New Madrid: Eyewitness accounts of 1811-12 earthquakes

Many residents along the Mississippi experienced vigorous ground shaking and wrote about it in 1811 and 1812. They include visitors to the region soon after the earthquakes. Touch spots on map to read accounts of the devastation.

The links above to other interactives and animations offers much detail about related features. 

 

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  •  by clicking File > Open from within your browser, find the file on your computer, and it should open as an interactive file. 

Related Interactives

This interactive timeline shows that the 1811-12 earthquakes in New Madrid weren't the first.  

There are four major faults in and around the Reelfoot Rift related to earthquakes in the New Madrid area.

Raw seismic data gives us information about the ground beneath us. This interactive cross section shows faults beneath the New Madrid area.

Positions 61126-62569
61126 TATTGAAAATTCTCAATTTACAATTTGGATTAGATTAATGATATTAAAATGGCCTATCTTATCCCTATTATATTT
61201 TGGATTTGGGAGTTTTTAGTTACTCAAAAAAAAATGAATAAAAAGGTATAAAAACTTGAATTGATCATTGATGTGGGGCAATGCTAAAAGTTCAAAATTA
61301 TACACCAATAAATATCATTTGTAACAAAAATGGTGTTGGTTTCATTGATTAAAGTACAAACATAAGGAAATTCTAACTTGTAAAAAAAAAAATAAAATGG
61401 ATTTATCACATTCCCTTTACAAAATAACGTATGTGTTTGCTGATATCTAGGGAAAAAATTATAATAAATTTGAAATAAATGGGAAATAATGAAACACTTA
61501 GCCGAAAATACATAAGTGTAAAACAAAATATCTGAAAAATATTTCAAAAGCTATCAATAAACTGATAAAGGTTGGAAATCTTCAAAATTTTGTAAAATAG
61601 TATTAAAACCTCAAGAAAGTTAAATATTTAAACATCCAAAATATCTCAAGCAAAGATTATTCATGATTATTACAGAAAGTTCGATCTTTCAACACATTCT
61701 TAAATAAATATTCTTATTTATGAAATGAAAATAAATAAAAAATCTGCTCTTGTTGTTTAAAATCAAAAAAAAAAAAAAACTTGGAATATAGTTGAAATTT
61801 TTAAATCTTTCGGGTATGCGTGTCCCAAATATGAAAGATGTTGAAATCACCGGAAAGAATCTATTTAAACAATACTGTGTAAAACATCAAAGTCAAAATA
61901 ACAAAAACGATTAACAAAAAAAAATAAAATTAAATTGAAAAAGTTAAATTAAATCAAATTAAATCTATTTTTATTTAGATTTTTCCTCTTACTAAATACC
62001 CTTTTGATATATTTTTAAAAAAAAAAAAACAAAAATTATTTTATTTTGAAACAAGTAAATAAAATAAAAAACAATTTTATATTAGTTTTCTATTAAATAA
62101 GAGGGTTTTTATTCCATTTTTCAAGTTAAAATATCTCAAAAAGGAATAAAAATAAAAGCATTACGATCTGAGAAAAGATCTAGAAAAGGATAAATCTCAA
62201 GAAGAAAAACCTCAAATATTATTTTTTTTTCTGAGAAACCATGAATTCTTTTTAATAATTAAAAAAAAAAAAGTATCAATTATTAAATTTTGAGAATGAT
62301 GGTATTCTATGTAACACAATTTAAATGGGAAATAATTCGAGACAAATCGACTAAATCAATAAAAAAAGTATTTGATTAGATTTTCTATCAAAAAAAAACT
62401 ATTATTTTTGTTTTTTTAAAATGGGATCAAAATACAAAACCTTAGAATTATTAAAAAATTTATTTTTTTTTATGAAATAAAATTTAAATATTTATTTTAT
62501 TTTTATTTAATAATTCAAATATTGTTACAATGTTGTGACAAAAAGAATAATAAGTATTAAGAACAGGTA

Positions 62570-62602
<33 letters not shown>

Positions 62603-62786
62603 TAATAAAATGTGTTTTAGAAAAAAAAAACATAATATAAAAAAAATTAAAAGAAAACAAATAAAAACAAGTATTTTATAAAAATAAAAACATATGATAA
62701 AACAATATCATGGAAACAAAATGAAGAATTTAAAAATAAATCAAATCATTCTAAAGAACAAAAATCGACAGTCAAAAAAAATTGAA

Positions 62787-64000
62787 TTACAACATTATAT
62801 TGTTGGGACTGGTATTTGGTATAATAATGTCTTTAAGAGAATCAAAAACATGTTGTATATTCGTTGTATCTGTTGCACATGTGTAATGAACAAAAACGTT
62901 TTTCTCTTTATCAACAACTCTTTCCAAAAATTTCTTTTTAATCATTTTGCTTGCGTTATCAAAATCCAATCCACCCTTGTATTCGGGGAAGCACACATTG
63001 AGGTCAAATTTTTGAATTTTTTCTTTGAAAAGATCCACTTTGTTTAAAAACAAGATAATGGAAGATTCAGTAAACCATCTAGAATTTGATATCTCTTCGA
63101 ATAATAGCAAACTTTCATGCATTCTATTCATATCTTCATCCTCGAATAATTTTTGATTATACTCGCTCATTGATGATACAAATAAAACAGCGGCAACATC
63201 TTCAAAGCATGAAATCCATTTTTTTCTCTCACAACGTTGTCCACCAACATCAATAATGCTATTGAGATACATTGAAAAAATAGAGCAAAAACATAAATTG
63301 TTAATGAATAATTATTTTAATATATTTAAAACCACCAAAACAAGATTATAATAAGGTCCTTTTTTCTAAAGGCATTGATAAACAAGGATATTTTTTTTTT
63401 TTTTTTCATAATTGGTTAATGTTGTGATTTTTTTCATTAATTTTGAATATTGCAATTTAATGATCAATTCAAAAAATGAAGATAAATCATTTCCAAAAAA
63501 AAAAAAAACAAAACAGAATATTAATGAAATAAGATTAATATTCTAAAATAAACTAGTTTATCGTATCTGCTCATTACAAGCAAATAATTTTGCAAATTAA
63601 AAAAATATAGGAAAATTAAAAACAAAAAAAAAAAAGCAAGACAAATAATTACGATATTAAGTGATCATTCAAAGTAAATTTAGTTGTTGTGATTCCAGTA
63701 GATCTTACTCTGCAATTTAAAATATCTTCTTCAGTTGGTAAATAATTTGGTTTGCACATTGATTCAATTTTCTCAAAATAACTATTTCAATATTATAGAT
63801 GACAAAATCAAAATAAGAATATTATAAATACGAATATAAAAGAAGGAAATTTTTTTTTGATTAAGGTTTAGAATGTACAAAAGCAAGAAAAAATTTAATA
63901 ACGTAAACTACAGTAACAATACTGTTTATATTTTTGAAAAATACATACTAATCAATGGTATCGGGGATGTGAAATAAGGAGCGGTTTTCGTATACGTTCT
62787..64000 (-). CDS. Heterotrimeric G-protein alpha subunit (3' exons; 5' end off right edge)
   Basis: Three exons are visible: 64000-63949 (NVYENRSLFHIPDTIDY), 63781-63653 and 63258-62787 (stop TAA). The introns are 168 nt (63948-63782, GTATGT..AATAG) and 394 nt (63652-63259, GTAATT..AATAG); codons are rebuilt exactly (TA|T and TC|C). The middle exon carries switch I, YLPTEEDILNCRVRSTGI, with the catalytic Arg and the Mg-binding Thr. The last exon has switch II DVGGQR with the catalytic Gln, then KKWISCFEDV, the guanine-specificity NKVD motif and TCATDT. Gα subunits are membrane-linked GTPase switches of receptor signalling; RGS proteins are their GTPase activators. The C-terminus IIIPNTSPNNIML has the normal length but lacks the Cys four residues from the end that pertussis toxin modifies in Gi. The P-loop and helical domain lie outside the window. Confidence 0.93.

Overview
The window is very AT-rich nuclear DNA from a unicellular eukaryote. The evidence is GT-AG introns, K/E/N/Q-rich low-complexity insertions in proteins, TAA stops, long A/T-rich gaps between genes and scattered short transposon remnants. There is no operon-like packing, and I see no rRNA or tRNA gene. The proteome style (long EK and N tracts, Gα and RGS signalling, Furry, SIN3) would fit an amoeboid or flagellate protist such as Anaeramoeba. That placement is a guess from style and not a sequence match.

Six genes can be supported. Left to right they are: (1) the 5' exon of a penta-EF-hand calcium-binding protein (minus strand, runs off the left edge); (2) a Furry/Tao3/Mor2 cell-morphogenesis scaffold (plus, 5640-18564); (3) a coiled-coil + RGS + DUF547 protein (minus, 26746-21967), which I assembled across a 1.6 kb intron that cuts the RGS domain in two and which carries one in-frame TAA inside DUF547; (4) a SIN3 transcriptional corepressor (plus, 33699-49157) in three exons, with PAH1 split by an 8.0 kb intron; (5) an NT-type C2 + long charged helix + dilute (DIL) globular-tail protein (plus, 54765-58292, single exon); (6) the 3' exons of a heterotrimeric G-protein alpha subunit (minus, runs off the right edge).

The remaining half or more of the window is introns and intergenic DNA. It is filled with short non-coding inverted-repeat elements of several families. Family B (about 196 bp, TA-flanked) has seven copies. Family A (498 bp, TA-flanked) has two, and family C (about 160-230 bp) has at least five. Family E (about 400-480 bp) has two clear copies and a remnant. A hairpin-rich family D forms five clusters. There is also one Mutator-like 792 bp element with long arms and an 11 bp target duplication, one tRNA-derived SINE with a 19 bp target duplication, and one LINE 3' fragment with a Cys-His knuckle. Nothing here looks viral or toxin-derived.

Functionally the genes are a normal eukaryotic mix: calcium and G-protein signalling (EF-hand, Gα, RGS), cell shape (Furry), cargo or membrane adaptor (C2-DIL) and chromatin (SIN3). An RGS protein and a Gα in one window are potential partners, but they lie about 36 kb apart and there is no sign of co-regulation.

Learn about past large earthquakes, liquefaction, seismicity, sand blows, and landslides in this interactive map.

A sand blow is sand and water that come out onto the ground surface during an earthquake as a result of liquefaction. Also known as a "Sand boil."

Scroll over the timeline from 1800 to 2010 to see the population of the United States grow to see what the impact of the 1811-1812 New Madrid earthquake would have today.

Related Animations

No audio: How can a river run backwards? This animation shows how a river can be forced backwards, albeit only long enough to find a new route. Several written accounts from the New Madrid earthquake of 1811 and 1812 describe the horror as great waters swashed upriver causing lakes to form on previously dry land.